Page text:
... Fibromyalgia does not cause a high sed. rate so you have something inflammatory going on. An increased sed rate does not tell you what kind of inflammation just that there is inflammation. that's why you need the other tests. ... (2 replies)
... Hi there. Like you, I am negative for the rheumatoid factor, but have persistently high erythrocyte sedimentation rate & C-reactive protein (both are markers for inflammation). My rheumatologist is treating me for seronegative rheumatoid arthritis. I am presently taking methotrexate, but will likely begin a course of Humira shortly.
So...it is possible to have RA... (5 replies)
... My wife was recently dignosed as having reactive arthritis for the past 30 years or so. ... (1 replies)
... Yes, please get an ANA blood test for lupus, and see a rheumatologist. You can have RA without a positive RA blood test, and a rheumaologist is the best kind of Dr. to check out these inflammatory arthritis conditons. A sedimentation rate and C-reactive protein test may also be helpful to support the diagnosis-they are not elevated in osteoarthritis but often are in... (1 replies)
... The sed. rate(sedimentation rate) and the CRP(c-reactive protein) are general markers for inflammation. Means you have inflammation somewhere in the body but what kind, they don't say. that is where you need additional testing that the rheumatologist will do. The doc might have been thinking PR because the sed rate is usually very high but 58 is not that high in the land of... (1 replies)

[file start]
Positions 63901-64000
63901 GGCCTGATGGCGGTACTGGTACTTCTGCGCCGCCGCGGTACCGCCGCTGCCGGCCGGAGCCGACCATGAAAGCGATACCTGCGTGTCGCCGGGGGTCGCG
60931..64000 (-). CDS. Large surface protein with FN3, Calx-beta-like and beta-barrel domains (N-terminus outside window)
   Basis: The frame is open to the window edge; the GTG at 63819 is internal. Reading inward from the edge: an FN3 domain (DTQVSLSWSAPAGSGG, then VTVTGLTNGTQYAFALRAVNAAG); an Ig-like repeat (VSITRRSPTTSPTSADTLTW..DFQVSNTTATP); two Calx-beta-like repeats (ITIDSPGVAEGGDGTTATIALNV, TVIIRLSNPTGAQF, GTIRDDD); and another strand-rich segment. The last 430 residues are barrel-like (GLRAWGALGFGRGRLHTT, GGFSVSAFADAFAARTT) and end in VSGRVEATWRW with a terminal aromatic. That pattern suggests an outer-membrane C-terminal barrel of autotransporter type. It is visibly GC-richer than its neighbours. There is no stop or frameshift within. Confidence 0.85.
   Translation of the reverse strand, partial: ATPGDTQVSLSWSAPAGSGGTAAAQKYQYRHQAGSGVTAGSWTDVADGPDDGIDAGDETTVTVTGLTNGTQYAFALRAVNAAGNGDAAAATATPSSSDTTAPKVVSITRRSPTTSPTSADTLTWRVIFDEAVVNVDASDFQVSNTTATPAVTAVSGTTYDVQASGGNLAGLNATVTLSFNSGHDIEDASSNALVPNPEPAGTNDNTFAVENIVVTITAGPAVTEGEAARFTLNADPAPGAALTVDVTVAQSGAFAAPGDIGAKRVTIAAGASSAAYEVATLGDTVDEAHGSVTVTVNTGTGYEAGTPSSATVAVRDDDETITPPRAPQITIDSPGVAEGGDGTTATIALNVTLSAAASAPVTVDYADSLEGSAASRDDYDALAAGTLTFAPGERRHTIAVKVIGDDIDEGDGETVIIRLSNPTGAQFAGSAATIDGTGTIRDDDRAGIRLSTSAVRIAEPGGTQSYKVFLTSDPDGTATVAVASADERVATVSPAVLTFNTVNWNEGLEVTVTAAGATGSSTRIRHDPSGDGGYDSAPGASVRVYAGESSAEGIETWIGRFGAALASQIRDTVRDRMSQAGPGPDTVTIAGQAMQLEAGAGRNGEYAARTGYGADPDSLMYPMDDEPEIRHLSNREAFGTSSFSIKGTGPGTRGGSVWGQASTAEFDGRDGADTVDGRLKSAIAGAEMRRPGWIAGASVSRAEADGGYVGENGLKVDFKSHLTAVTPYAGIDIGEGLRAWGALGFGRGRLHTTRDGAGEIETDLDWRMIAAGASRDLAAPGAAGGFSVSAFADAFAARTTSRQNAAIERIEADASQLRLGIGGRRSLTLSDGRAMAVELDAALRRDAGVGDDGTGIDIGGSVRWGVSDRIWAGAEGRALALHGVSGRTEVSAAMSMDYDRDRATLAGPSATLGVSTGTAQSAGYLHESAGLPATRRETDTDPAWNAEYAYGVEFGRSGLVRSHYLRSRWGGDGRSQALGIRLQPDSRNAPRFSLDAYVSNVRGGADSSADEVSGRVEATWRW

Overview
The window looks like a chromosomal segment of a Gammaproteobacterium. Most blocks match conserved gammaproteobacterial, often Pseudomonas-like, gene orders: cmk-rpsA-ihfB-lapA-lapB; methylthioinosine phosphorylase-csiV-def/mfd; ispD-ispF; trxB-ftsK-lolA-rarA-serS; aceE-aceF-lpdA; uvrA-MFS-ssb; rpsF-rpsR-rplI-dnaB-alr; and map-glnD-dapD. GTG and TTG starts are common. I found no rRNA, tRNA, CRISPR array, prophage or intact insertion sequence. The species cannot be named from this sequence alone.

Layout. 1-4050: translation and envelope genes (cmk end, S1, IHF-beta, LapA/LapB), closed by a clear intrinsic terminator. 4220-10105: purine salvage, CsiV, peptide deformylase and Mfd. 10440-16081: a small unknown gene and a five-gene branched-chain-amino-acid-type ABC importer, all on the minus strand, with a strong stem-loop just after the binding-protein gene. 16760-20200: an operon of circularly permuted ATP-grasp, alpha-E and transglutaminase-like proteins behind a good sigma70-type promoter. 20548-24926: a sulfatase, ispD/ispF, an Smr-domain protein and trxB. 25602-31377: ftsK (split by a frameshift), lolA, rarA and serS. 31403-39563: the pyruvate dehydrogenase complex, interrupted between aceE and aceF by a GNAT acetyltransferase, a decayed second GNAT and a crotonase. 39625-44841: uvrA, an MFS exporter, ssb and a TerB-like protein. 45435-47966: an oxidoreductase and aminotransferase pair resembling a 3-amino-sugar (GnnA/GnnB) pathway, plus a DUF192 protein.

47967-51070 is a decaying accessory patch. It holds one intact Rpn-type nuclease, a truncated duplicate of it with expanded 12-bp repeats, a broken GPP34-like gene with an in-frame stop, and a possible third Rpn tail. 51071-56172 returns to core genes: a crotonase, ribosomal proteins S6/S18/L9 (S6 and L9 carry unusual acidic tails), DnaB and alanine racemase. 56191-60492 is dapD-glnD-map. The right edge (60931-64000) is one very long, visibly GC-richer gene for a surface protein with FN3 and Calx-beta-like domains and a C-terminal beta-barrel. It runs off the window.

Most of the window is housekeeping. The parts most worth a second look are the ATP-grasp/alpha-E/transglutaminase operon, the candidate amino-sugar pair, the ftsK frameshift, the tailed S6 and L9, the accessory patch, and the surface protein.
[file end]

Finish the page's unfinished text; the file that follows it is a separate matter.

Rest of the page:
... reactive Protein, Citrulline Antibody, CBC, ANA, Erythrocyte sedimentation rate, Rheumatoid factor, lipid panel, vitamin d, Calcium, prolactin, TSH, Glucose, HLA B27 Typing. ... (0 replies)
... thank you jenny thank you so much
i was kinda thinking the same thing
probably something thats causing the rash around my genitals
and abdominal pain is causing me to have joint pain also
quick question if i cant figure out whats wrong with me in time can
it lead to drastic diseases / disorders
im am now looking into
do you think it was still when i was... (26 replies)
... nts but OA does so it helps to figure out which is which. If they did hurt, you probably have one of the types of arthritis that do affect those joints including Reactive Arthritis. ... (26 replies)
... Yes. While most people with RA will at least have a raised sedimentation rate and/or C-reactive protein(both of which are tests that show inflammation but not what kind..just general) you can have RA and not have a positive test for RA. Up to 25% of people who have RA test negative.
And there is a whole sub-set of inflammatory arthritis diseases called the "sero-negative"... (15 replies)
... rate, and that has always been elevated in the blood tests I have taken in the last two years. For women under 50 the normal rate is 20. Mine is currently 32 and hasn't been under 30 in two years. ... (4 replies)
... I had several tests run recently and wonder what they all mean. My understanding is that I have a lot of inflammation, arthritis, but not sure which arthritis. My joints are painful and sometimes my bones just plain ache. I'm looking at going on methotrexate possibly but side effects are of concern.
Would appreciate anyone who can give an explanation of what all this... (1 replies)
... Thank you for your response.
CBC, everything was within normal limits.
Rheumatoid Arthritis Factor RA Latex Turbid. 5.2 IU/mL
ANA w/Reflex if Positive Antinuclear antibodies Direct 28 U/mL
Sedimentation Rate-Westergren 4 mm/hr
Antistreptolysin O Ab 651.2H IU/mL
C-Reactive Protein, Quant 0.4 mg/L
All were listed within normal limits except the ASO titer. (7 replies)